By Jerry Markon
Washington Post Staff Writer
Saturday, August 29, 2009
The founder of Blackwater USA deliberately caused the deaths of innocent civilians in a series of shootings in Iraq, attorneys for Iraqis suing the security contractor told a federal judge Friday.
The attorneys singled out Erik Prince, a former Navy SEAL who is the company's owner, for blame in the deaths of more than 20 Iraqis between 2005 and 2007. Six former Blackwater guards were criminally charged in 14 of the shootings, and family members and victims' estates sued Prince, Blackwater (now called Xe Services LLC) and a group of related companies.
"The person responsible for these deaths is Mr. Prince,'' Susan L. Burke, an attorney for the plaintiffs, said in U.S. District Court in Alexandria. "He had the intent, he provided the weapons, he provided the instructions, and they were done by his agents and they were war crimes.''
Judge T.S. Ellis III expressed deep skepticism about the claims. "Are you accusing Mr. Prince of saying 'I want our boys to go out and shoot innocent civilians?' '' he asked the attorneys."These are certainly allegations of not engaging in very nice conduct, but where are the elements that meet the elements of murder? I don't have any doubt that you can infer malice. What you can't infer, as far as I can tell, is intent to kill these people.''
Attorneysfor the former Blackwater company denied the allegations at the hearing, which was called to consider their motion to dismiss the lawsuit. Ellis said he would issue a ruling "promptly.''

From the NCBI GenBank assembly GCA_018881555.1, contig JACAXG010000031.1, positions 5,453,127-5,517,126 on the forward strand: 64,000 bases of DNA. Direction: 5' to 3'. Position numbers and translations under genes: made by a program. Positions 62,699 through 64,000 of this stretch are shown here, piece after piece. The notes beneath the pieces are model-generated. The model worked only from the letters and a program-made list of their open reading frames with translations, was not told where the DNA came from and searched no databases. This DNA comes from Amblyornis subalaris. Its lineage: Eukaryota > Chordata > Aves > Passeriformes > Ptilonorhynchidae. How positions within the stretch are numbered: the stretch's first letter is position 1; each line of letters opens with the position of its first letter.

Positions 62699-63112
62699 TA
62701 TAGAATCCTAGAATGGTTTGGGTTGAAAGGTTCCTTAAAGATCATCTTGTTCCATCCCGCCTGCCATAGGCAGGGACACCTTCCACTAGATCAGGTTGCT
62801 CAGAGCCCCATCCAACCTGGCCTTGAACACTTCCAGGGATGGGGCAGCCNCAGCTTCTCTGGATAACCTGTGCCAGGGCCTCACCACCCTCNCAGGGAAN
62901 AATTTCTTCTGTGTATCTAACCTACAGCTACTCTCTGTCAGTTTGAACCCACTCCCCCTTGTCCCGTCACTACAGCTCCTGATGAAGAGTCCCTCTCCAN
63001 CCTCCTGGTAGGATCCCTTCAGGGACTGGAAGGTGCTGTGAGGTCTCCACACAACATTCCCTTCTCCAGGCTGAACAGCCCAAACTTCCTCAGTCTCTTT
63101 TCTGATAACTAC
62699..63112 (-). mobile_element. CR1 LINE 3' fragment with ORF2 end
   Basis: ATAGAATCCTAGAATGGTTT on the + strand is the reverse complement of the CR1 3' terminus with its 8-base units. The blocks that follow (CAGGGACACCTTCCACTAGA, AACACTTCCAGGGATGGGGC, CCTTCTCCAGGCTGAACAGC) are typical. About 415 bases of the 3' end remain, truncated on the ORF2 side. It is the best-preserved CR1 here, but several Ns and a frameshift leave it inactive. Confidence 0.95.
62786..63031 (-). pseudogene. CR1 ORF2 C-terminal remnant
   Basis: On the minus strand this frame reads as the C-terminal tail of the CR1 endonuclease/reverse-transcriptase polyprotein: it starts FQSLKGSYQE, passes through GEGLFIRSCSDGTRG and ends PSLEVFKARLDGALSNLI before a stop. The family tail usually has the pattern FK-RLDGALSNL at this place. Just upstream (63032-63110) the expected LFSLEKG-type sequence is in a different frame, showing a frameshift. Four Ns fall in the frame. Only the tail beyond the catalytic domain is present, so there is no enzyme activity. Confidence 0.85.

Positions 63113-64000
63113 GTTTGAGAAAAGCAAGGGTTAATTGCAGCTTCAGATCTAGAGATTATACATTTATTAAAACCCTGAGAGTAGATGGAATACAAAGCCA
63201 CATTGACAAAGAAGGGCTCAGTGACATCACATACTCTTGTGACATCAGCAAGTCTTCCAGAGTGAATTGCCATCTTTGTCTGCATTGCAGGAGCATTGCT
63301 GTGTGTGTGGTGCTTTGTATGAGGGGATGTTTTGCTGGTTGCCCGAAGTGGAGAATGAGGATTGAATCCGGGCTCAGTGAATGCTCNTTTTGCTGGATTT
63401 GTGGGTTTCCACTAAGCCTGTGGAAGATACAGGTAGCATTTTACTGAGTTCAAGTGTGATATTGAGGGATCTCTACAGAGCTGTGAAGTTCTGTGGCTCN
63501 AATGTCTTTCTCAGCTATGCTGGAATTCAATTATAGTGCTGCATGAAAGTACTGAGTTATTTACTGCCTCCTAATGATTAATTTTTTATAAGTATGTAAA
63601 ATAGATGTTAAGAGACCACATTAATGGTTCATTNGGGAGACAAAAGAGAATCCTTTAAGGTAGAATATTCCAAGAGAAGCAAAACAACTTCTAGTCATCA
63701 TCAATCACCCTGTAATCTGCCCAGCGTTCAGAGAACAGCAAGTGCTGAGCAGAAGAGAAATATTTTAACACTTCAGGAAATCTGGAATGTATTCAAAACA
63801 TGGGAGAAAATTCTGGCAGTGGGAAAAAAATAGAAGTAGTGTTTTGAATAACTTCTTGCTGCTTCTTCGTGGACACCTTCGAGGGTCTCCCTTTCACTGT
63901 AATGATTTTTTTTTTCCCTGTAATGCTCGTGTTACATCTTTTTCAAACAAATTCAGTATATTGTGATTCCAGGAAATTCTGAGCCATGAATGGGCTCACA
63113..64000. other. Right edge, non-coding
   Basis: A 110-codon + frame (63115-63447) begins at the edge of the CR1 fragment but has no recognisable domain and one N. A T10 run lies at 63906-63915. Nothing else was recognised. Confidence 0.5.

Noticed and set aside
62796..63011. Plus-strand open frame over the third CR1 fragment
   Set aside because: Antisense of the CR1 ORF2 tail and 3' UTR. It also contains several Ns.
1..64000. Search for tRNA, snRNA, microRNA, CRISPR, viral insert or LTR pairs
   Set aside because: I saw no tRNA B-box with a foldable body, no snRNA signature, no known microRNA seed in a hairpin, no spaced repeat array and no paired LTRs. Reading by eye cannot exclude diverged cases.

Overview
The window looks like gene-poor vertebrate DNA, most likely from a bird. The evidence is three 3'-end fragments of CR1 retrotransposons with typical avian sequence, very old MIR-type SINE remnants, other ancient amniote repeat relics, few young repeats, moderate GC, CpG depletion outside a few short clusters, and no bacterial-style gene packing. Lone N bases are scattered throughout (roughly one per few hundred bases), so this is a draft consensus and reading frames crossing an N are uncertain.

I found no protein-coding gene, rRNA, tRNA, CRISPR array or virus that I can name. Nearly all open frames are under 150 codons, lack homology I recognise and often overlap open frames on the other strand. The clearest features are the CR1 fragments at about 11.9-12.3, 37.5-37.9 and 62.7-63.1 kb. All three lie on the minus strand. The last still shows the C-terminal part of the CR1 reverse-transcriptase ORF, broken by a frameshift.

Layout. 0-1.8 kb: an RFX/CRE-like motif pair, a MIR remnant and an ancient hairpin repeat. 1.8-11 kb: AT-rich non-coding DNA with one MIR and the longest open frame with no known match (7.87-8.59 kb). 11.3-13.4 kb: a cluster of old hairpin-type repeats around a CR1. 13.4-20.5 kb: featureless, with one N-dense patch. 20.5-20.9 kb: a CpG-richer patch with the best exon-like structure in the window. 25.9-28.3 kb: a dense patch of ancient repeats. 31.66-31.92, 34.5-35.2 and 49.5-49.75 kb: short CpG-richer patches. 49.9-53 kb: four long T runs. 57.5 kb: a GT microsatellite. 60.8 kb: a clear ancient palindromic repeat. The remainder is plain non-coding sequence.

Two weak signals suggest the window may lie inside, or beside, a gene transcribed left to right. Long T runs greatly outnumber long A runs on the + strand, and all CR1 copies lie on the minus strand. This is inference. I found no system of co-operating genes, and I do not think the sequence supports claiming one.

The hearing -- combative in its words but respectful in tone -- was the latest fallout from Blackwater's controversial actions in Iraq. The North Carolina company, which has provided security under a lucrative State Department contract, has come under scrutiny for a string of incidents in which its heavily armed guards were accused of using excessive force.
The deadliest was a September 2007 shooting in central Baghdad in which Blackwater guards opened fire on Iraqis in a crowded street, killing 17 civilians. The company has said the guards' convoy came under fire. Five former Blackwater guards have been indicted on federal charges in 14 of those shootings. A sixth guard pleaded guilty.
The lawsuit cites that incident and other shootings to accuse the company of "lawless behavior." A consolidation of five earlier lawsuits, it says the company covered up killings and hired known mercenaries. In sworn affidavits recently filed by the plaintiffs' attorneys, two anonymous former Blackwater employees also say -- without citing evidence -- that the company may have conspired to murder witnesses in the criminal probe.
Attorneys for Blackwater say the lawsuit should be dismissed on a variety of legal grounds and that although the deaths were tragic, the guards were closely supervised by U.S. government officials. The allegations "go far beyond describing the harm allegedly suffered by Plaintiffs,'' the Blackwater attorneys wrote in their motion to dismiss. "They include an encyclopedia of vituperative assertions.''
The Blackwater attorneys are also calling on the judge to strike the affidavits from the former employees from the court record, calling them "scandalous and baseless" and designed to get publicity. Ellis has yet to rule on that motion.